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Hedge Funds Risk-On Despite Danger of Trump Presidency

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When you’re trading it’s often not about what the markets should do but what all the other market participants will do.

Hedge funds seem to be taking an interesting position ahead of the US election.

There is a useful guide to what the big speculators are doing, this comes in form of the weekly Commitment of Traders (COT) report from the US Commodity Futures Trading Commission (CFTC).

Amongst other things, the COT report shows how firms with significant positions (typically hedge funds) have increased or decreased their positions over the week. The report also shows whether the hedge funds are long or short of a market.

The latest report was released late on Friday 4 November and covers the week to 1 Nov 2016, it shows:

Market Long Position : Short Position Ratio
Dow Jones Index 2.6 : 1
S&P 500 Index 4.1 : 1
Gold 3.9 : 1
US Dollar Index 5.2 : 1

 

Looking at the week to 25 October 2016 the same markets were:

Market Long Position : Short Position Ratio
Dow Jones Index 3.0 : 1
S&P 500 Index 2.4 : 1
Gold 3.2 : 1
US Dollar Index 4.9 : 1

 

Interestingly, the latest report covers the period when the Hillary Clinton email saga was put back on the front pages, a period when Donald Trump has been in the ascendancy.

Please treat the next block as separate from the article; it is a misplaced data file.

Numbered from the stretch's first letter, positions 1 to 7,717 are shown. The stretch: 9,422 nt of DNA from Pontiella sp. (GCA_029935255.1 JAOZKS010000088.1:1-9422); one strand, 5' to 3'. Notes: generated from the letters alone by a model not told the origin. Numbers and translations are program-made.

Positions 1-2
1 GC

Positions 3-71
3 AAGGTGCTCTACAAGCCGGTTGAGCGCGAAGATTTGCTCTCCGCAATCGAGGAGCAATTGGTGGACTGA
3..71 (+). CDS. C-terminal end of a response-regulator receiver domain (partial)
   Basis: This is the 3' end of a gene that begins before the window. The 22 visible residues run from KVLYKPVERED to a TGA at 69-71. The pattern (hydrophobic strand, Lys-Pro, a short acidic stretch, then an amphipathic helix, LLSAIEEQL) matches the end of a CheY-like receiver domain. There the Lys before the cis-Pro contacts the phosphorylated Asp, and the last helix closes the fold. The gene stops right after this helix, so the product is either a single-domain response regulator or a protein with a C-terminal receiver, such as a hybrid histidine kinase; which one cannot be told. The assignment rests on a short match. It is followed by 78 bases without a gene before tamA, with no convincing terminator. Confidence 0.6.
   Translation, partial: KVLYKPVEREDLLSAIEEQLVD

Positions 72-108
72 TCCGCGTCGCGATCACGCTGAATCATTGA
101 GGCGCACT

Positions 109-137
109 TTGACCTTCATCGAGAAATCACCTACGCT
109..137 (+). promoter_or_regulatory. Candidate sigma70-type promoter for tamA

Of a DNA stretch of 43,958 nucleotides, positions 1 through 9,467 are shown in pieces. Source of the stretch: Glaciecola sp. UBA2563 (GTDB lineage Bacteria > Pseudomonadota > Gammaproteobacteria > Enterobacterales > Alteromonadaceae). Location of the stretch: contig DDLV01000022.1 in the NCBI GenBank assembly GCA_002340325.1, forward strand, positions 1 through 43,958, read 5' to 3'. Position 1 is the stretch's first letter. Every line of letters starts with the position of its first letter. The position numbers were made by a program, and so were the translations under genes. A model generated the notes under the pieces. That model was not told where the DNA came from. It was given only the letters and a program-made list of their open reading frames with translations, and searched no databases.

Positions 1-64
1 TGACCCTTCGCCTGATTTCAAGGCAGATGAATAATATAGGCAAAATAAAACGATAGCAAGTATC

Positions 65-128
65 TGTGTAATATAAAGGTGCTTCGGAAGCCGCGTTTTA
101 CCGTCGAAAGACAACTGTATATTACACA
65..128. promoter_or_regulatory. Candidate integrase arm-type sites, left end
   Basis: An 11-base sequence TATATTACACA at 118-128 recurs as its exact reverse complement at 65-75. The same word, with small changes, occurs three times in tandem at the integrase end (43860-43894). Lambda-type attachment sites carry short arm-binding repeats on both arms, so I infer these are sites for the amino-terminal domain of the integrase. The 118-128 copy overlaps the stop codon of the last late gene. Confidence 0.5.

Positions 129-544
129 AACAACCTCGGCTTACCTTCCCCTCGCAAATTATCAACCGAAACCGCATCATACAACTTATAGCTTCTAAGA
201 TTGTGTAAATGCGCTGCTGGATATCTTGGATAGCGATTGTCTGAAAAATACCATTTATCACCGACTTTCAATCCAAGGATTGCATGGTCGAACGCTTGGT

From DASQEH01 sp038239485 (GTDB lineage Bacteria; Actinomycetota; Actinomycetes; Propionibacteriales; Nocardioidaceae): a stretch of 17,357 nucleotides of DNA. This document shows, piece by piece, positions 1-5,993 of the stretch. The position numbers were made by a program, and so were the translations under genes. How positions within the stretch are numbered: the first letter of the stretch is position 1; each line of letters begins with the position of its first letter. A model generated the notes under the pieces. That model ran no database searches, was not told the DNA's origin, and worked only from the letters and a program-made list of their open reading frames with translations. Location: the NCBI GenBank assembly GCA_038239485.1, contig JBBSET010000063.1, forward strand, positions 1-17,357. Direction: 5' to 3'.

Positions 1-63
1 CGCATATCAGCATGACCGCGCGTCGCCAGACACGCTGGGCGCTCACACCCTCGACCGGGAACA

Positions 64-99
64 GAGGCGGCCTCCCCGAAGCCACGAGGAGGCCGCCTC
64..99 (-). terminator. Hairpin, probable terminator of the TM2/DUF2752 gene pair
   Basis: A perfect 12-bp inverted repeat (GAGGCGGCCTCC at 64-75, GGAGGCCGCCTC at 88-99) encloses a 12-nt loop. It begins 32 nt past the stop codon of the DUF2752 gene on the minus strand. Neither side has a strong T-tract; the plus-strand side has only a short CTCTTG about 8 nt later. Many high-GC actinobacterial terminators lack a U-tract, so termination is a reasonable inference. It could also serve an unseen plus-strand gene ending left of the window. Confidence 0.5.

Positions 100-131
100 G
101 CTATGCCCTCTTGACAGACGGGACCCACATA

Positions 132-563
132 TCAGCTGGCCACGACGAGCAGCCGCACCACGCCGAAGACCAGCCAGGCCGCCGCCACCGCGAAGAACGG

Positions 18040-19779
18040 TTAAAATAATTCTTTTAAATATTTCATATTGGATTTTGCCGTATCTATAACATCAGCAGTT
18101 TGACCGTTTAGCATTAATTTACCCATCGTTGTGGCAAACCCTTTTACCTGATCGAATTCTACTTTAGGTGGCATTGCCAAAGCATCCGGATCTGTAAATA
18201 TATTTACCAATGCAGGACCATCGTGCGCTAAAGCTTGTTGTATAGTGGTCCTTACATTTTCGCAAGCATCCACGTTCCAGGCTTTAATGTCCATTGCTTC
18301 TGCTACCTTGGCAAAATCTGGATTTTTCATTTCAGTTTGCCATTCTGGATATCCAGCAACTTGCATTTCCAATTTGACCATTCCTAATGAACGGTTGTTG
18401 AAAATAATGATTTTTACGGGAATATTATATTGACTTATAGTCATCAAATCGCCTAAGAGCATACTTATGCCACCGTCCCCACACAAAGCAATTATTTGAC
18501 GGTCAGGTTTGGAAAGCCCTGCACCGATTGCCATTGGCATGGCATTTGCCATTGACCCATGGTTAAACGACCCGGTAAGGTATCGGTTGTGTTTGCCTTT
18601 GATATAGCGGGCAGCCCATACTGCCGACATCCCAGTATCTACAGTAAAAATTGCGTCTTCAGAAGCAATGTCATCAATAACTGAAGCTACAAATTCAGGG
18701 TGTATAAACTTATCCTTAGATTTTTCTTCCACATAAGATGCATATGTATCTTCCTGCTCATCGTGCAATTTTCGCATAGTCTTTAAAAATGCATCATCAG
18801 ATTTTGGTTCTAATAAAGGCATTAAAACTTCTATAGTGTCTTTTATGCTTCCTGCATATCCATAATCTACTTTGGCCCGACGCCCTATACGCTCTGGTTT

If Trump becomes President I’d expect many traders to be hitting the sell button like the buttons of a 1980s arcade game.

Quick 3-5% falls in the Dow Jones and S&P 500 are possible. Likewise, the US dollar could take a similar hit.

Many investors treat gold as a safe haven in times of uncertainty and a Republican win could bring a lot of uncertainty and increased market volatility. Therefore it makes sense that the hedge funds have been getting longer of gold.

However, rather than flattening their books or being a little more risk averse, the hedge fund have also increased the number of long positions on both the S&P 500 and the US dollar index.

The COT report shows that there are more than 4 long trades for every short of the S&P 500 and more than 5 longs for every short of the US dollar index.

The positions on the Dow Jones looks a little more cautious but they are still 2.6:1 long and haven’t taken much money off the table.

There are certainly some mixed messages.

Given how close the polls are and the distinct possibility of some strong short-term selling if the Republican wins, you have to wonder why the hedge funds appear to be so risk-on.

The most obvious answer seems to be that the hedge funds are taking a longer-term view. They seem willing to ride out the possible short-term storm and think the markets will rise whoever wins.

 

About Adam Jepsen

We interviewed Adam Jepsen in September 2016 to find out more about his motivations for setting up his brokerage, Financial Spreads. You can read the interview or find out more about the Financial Spreads brokerage here.

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This article does not constitute investment advice. Make sure you do your own research or consult a professional advisor.

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